DEA conducts synthetic drug raids in 29 states, 150+ arrested

Last week we discussed the new clemency rules that the federal government has promulgated for people convicted of non-violent federal offenses. The new rules are expected to apply primarily to convictions for federal drug crimes. Despite the apparent relaxation in policy related to drug offenses that surrounds the new clemency rules, the shift does not mean that federal agents and prosecutors intend to stop investigating possible federal drug crimes.

So-called “designer drugs” have been gaining attention all across the nation in recent years. Congress has specifically identified 26 synthetic compounds that have been targeted for federal regulation. But, authorities say that chemical compositions can change over time.

Synthetic compounds have gained the attention of the Drug Enforcement Administration. Over the years, the DEA has used its power to occasionally place a number of new compounds on the list of controlled substances, according to the Office of National Drug Control Policy. In addition to using its emergency powers to schedule synthetic drugs, the DEA has been pursuing designer drug investigations. The office says that prosecutors may also seek to prove that a substance is essentially chemically similar to a listed substance for the purposes of drug control.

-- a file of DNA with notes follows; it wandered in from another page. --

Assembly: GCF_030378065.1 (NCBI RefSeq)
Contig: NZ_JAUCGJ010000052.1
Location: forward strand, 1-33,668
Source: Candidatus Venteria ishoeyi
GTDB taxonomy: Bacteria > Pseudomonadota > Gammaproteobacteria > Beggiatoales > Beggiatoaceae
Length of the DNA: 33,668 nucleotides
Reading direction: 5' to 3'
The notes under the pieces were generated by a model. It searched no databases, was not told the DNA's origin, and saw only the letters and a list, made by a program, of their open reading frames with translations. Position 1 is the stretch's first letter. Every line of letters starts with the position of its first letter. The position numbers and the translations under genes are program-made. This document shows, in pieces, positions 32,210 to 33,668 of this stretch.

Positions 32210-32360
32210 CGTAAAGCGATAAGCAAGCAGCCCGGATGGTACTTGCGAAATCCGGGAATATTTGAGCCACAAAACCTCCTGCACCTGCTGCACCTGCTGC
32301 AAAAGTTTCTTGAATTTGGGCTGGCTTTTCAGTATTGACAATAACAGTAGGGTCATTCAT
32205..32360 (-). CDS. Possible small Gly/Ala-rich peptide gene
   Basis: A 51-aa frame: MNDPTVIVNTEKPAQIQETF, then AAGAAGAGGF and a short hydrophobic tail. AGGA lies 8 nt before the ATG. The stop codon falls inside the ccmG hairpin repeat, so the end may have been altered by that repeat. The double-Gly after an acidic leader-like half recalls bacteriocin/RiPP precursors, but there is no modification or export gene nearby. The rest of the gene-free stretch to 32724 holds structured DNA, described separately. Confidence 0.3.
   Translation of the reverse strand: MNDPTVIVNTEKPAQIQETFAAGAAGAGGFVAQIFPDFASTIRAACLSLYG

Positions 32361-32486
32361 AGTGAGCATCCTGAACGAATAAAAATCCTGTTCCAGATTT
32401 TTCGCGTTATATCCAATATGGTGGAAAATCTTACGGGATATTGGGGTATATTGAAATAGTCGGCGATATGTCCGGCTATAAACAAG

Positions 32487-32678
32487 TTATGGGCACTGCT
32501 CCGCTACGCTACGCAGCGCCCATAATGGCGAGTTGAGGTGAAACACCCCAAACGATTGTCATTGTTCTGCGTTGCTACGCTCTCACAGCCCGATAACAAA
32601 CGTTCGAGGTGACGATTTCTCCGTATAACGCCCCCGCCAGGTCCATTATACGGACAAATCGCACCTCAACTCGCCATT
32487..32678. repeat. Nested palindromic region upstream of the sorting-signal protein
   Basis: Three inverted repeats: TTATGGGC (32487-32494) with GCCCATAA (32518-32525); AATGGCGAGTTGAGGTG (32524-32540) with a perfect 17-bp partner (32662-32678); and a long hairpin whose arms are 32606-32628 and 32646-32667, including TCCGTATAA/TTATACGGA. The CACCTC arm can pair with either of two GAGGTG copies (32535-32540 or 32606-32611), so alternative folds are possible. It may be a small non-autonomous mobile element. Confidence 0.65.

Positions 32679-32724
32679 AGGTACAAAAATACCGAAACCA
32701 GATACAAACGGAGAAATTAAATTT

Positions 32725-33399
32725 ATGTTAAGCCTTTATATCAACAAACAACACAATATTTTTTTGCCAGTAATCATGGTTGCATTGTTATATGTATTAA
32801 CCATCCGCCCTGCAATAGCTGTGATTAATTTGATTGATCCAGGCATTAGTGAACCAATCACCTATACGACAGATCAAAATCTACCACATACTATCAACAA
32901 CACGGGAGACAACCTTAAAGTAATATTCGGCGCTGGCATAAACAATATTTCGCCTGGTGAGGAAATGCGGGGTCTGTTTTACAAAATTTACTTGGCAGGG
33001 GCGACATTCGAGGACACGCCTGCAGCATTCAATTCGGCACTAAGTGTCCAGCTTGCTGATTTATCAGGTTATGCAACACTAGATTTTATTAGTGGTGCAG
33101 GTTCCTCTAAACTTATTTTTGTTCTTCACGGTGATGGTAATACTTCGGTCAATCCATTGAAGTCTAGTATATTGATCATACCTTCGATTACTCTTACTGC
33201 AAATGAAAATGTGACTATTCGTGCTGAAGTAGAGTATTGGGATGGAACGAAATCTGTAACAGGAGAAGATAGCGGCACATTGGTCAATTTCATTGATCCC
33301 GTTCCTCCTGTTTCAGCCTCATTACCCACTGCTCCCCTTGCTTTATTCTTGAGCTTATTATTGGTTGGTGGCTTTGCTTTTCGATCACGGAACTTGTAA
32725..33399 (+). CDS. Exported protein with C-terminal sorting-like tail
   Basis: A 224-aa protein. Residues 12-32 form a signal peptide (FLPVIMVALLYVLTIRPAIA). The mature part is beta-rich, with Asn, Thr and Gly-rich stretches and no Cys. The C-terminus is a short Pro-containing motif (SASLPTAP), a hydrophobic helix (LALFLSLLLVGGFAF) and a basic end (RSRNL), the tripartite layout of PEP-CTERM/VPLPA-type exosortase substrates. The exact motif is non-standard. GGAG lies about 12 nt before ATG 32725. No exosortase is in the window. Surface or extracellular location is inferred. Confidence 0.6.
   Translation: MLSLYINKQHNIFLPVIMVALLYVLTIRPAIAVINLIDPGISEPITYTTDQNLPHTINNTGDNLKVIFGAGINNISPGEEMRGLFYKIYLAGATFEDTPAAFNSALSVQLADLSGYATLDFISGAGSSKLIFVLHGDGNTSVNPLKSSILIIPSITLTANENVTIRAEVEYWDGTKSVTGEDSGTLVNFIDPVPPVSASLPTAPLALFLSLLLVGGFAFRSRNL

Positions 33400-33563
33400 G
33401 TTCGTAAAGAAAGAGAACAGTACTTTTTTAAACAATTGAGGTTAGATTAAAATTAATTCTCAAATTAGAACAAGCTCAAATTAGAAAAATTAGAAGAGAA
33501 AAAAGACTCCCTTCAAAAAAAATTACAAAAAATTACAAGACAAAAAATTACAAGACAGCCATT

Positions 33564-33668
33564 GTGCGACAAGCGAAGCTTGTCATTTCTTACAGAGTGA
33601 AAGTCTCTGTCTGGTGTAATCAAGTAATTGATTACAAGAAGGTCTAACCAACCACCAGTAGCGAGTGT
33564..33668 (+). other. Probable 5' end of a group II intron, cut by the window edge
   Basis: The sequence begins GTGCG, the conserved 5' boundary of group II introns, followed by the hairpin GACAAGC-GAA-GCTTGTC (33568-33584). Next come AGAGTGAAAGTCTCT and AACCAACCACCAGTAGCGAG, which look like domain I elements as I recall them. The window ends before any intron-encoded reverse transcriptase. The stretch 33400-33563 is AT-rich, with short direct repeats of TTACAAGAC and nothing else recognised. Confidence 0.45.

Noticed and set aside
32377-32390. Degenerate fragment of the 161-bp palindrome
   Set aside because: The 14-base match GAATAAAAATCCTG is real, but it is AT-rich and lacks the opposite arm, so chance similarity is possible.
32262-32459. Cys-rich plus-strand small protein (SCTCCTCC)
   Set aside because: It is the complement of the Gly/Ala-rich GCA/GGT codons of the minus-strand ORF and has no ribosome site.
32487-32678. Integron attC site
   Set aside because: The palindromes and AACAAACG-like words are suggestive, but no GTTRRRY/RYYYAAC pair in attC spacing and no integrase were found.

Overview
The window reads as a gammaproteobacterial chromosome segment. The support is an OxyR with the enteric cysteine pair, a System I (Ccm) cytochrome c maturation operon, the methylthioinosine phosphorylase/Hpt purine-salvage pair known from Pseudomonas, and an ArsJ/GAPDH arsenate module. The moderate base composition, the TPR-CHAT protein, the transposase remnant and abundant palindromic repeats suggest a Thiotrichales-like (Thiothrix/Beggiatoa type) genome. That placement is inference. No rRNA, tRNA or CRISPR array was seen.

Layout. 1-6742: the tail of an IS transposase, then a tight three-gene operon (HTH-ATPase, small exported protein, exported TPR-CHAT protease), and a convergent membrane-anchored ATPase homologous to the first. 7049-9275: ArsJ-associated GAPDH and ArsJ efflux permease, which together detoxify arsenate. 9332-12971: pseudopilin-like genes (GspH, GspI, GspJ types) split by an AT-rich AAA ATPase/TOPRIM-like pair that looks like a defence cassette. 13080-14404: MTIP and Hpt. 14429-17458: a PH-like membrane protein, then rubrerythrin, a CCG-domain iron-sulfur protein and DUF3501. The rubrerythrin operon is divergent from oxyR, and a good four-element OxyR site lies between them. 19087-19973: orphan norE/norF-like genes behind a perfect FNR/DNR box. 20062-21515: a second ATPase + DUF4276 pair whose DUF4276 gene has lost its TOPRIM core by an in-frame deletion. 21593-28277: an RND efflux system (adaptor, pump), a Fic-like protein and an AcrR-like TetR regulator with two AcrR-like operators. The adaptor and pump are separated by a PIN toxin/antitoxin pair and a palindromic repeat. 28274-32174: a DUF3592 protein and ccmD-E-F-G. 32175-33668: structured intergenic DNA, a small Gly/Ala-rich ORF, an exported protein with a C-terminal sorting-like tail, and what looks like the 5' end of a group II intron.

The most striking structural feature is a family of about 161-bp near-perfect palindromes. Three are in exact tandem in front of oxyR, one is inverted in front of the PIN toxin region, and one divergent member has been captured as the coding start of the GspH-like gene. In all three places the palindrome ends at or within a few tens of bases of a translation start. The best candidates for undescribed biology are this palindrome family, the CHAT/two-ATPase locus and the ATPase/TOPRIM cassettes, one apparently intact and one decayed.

On Wednesday, agents descended upon locations all across the country in search of evidence of unlawful synthetic drug manufacturing, distribution and other federal offenses. Agents executed search warrants in 29 states and made more than 150 arrests related to the nationwide designer drug crackdown.

Synthetic drug crimes are relatively new and the issues in this emerging area of law can be complex. A person suspected of a synthetic drug offense should consider consulting with a federal drug crime lawyer for help in reviewing the issues and defending against serious federal charges.

Source: The Washington Post, “DEA raids synthetic drug manufacturers in a major nationwide crackdown,” Abby Phillip, May 7, 2014